President Trump and Japanese Prime Minister Shinzo Abe during their meeting at Trump's Mar-a-Lago club on April 17 in Palm Beach, Fla. (Pablo Martinez Monsivais/AP)

A new poll has found that Americans are broadly favorable toward Japan, with the majority in favor of keeping the relationship between Tokyo and Washington as it is or strengthening it.

What makes the relationship so important to Americans? One key factor appears to be Japan's rising neighbor: China.

The poll, conducted by the Chicago Council on Global Affairs in March, found that when people were asked whether the United States should change its relationship with Japan in the face of “an increasingly powerful China,” 43 percent said that the country should strengthen its relationship with Japan, and 46 percent said that it should keep the relationship the same.

One in 10 Americans said they thought Washington should downplay its alliance with Japan to improve U.S. relations with China.

Notably, when the Chicago Council asked the same question 10 years ago in 2008, 32 percent of Americans said the country should strengthen its relationship with China, while 54 percent said there should be no change, and 9 percent said it should downplay it.

The poll was released after President Trump welcomed Japanese Prime Minister Shinzo Abe to Mar-a-Lago on Tuesday, marking a second high-profile visit to the Florida resort by the Japanese leader.

Although both leaders are facing scandals and low approval ratings at home, as well as major disagreements over trade, their views of Japan's role in East Asia align in a number of significant aspects. Most strikingly, Trump has criticized Japan's military dependence on the United States, while Abe has hopes of altering Japan's pacifist constitution.

Both leaders have been critical of the threat posed by a rising China — a position held by the majority of the U.S. public, to an extent. In the Chicago Council's polling, 62 percent of Americans view China as a rising military power. However, 39 percent view it as a critical threat facing the United States, compared with 78 percent who said the same of North Korea.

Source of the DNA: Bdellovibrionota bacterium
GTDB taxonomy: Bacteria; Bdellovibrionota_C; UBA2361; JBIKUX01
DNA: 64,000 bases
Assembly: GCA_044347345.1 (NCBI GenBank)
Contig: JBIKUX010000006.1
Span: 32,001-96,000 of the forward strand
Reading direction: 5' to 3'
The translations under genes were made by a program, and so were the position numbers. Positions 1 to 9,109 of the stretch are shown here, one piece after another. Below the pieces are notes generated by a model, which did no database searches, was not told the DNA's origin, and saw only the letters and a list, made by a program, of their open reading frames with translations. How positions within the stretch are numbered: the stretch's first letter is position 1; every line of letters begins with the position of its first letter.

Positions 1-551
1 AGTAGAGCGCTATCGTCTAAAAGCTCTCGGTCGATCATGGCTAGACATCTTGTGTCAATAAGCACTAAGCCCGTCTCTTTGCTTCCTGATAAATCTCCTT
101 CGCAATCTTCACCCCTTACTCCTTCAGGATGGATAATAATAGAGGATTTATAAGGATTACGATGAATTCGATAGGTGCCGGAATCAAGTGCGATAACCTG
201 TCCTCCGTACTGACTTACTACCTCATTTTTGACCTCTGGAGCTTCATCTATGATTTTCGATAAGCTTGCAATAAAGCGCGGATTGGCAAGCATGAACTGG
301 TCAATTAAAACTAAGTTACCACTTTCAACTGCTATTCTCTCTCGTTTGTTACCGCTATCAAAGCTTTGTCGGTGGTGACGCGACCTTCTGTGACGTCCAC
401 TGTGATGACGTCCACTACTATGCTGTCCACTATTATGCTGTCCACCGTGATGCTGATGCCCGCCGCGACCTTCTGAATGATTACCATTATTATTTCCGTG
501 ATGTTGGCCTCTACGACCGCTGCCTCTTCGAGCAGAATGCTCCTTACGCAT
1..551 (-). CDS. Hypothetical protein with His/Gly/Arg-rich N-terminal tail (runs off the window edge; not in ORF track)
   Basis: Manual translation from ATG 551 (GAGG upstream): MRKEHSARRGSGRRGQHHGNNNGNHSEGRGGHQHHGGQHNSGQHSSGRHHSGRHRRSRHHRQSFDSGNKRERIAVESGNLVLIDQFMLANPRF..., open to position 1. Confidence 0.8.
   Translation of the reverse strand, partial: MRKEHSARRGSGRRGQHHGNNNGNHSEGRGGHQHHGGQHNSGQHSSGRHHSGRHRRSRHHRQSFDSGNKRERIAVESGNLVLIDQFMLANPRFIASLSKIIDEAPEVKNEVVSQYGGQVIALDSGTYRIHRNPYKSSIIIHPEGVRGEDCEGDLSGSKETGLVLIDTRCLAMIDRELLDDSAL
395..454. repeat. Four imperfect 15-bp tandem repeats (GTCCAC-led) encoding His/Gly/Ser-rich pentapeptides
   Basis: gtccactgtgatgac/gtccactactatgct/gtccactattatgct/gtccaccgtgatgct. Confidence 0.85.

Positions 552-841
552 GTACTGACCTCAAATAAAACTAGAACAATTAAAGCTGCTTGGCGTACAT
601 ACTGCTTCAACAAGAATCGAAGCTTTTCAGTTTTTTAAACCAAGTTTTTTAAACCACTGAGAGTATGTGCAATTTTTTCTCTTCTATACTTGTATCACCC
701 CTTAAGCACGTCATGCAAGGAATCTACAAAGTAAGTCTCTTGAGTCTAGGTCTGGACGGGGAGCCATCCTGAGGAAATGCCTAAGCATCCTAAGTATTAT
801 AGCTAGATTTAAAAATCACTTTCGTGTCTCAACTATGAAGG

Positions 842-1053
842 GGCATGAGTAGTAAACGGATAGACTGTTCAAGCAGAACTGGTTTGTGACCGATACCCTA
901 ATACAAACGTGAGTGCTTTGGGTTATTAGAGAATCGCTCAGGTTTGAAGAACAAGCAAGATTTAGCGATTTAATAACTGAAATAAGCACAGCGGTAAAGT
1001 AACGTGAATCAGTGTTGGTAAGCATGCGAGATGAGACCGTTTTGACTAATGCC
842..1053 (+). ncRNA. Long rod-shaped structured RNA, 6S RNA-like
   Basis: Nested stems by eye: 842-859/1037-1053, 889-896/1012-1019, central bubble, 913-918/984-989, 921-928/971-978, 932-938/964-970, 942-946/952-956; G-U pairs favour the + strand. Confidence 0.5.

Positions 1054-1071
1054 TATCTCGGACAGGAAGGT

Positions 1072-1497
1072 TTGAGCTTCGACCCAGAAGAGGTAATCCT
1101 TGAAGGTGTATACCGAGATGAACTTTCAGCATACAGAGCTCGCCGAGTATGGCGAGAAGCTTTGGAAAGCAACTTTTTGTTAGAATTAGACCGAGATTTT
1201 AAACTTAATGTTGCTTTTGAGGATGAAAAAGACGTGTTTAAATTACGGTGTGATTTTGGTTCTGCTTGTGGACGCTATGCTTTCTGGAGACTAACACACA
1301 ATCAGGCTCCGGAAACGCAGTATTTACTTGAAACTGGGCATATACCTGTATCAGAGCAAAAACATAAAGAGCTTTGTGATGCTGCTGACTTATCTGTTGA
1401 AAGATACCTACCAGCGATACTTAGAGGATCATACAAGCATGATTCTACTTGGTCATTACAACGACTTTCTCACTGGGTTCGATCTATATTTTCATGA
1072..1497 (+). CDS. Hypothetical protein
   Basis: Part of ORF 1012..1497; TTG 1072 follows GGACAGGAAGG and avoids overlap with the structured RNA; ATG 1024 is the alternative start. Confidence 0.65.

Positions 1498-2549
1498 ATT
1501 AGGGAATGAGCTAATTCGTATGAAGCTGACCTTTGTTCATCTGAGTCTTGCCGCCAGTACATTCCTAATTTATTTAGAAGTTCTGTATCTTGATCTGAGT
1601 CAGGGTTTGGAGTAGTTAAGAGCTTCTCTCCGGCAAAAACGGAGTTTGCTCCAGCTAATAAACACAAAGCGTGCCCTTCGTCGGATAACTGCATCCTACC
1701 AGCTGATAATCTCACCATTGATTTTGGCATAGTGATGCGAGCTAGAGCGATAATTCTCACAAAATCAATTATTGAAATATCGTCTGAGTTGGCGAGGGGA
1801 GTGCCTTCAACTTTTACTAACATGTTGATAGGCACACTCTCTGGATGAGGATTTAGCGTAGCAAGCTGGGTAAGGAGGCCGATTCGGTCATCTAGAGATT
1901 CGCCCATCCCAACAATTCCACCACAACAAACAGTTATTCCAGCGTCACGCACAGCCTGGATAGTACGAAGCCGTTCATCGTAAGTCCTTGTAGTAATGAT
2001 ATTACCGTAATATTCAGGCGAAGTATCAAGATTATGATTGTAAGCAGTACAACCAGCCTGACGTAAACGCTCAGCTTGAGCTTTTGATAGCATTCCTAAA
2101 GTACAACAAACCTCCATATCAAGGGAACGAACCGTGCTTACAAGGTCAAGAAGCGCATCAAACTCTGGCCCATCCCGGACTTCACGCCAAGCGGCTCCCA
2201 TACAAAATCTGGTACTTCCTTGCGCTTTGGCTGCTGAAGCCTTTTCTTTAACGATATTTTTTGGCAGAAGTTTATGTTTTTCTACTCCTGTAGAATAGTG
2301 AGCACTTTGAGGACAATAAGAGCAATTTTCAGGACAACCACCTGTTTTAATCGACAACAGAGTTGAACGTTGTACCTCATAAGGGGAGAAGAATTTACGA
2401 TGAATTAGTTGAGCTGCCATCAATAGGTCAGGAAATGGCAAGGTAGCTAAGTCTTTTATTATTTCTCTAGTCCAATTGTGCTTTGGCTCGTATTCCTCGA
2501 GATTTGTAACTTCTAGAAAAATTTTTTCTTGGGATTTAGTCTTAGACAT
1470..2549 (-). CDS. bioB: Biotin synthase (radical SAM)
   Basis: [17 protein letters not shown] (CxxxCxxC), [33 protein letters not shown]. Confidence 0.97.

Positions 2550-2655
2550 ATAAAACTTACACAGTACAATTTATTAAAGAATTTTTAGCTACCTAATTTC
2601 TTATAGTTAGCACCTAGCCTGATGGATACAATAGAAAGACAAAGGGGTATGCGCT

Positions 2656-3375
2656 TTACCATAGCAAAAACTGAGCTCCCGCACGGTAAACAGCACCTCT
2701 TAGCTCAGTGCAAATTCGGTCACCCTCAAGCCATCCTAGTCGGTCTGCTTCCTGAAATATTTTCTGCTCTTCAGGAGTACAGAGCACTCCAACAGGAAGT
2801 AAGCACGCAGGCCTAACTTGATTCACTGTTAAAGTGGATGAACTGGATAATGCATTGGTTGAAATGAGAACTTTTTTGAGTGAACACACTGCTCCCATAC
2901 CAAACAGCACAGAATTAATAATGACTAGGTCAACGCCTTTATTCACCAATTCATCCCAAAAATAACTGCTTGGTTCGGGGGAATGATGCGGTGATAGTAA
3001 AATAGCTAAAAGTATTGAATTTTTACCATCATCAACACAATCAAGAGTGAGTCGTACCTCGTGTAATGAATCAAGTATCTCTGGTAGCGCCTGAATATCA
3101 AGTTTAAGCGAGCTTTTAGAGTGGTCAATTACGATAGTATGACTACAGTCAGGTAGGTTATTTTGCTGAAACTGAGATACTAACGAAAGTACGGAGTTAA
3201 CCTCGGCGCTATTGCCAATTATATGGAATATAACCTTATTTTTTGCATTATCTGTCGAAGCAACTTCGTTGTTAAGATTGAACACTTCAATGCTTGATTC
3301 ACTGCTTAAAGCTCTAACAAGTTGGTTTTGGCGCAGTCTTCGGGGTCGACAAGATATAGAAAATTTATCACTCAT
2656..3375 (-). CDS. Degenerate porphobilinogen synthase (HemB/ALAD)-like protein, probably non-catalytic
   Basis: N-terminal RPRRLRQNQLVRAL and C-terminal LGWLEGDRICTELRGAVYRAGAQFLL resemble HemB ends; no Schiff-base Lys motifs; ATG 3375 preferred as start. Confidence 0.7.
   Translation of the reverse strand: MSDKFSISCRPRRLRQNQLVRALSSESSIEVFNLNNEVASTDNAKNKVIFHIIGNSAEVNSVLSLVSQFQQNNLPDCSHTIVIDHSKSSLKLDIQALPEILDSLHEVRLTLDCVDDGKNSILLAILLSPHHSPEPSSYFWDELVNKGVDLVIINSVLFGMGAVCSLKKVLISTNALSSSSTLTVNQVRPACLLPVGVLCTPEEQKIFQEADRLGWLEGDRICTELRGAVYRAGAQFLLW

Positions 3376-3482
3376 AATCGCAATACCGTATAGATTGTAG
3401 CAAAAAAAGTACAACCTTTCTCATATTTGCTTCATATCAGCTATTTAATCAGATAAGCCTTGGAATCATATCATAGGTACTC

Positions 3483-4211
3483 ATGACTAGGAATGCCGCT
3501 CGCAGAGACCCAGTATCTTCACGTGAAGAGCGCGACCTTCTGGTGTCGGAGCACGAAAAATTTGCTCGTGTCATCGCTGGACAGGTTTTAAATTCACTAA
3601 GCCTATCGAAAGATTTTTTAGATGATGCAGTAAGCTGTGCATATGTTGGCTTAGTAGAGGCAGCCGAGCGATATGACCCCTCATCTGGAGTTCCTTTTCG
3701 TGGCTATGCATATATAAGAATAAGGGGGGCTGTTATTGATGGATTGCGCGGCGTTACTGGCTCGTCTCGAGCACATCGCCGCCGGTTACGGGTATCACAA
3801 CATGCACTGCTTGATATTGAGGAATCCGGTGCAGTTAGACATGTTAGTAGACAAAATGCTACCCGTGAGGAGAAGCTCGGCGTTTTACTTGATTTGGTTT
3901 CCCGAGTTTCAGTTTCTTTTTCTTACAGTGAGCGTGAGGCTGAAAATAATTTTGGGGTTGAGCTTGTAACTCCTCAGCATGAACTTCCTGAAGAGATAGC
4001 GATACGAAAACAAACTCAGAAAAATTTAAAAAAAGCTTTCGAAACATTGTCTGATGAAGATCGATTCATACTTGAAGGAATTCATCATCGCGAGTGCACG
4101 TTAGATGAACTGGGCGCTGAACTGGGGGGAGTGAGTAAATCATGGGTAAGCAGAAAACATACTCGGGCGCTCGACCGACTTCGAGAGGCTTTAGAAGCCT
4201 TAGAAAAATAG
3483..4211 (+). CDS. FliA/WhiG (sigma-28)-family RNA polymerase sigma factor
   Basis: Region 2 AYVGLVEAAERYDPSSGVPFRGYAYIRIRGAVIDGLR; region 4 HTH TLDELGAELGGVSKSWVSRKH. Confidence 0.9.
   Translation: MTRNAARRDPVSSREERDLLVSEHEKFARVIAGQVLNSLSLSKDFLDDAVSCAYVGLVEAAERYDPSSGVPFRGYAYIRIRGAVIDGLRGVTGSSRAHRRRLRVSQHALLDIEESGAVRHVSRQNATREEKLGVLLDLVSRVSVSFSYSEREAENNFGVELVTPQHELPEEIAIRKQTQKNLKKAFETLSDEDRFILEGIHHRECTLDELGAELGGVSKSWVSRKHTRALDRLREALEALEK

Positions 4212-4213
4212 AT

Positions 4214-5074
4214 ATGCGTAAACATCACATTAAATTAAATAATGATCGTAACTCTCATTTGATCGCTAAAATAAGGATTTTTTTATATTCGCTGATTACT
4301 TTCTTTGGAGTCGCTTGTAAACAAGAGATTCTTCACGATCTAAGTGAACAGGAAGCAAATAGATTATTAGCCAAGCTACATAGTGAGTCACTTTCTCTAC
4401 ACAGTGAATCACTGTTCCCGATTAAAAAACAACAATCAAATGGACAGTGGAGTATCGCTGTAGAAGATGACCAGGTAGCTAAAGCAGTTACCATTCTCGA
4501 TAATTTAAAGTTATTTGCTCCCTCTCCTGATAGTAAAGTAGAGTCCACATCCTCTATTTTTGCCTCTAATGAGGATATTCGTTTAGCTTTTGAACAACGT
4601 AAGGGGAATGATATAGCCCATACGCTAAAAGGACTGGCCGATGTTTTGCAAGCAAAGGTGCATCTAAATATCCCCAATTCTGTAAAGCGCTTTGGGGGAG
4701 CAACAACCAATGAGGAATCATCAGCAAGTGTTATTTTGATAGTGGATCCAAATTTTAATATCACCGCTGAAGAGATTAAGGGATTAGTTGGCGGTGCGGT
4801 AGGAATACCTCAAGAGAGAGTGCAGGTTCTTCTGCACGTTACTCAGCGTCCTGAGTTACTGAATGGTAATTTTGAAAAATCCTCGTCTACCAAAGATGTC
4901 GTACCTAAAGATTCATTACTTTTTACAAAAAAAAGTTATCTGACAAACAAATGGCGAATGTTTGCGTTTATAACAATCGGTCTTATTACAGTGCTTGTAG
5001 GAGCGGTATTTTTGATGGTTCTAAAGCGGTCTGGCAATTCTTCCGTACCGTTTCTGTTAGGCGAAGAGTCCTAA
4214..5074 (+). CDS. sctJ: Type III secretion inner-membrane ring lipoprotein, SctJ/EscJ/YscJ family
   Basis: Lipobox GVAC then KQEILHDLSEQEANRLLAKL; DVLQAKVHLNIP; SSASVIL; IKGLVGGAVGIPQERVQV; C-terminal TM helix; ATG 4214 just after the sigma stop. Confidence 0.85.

Americans were largely optimistic about Japan's ability to deal with world problems, with a total of 62 percent saying that they had a great deal or a fair amount of confidence in the country; in contrast, 41 percent said the same of China. On a personal level, Abe was viewed favorably by 64 percent of Americans, compared with 32 percent who said the same of China's Xi Jinping.

A 65 percent majority of Americans described China and Japan as mostly rivals, while 49 percent said that of their own country's relationship with China. Meanwhile, 46 percent of Americans said they want Japan to take more responsibility in East Asia — a roughly similar percentage to what they say about South Korea and China, but higher than with Russia and even the United States, where 24 percent wanted an increased role.

When asked about what more Japan could do, 49 percent of Americans said they were in favor of Japan building up its military to deal with regional threats, while 14 percent opposed this. Thirty-nine percent also said that they would be supportive of Japan undertaking independent combat missions, while 19 percent opposed it. However, large numbers of Americans had no opinion on these questions.

The relative support for a more militaristic Japan among Americans — including Trump, who has dubbed the country a “warrior nation” — is not necessarily shared widely in Japan. Attempts to reform the country's postwar constitution have proved consistently controversial, with recent polls showing majority opposition. To change the constitution, Abe would likely need to win a referendum.

But American support for Japan may not be the result of a deep knowledge of the country. The Chicago Council noted that 7 percent of Americans reported having visited Japan. In each question about what more Japan could do internationally, at least one-third of respondents said they did not know enough to respond.

The Chicago Council's survey was conducted by GfK Custom Research between Feb. 20 and March 6, using an online research panel with a weighted national sample of 1,037 adults. The margin of error is plus or minus 3.2 percentage points.

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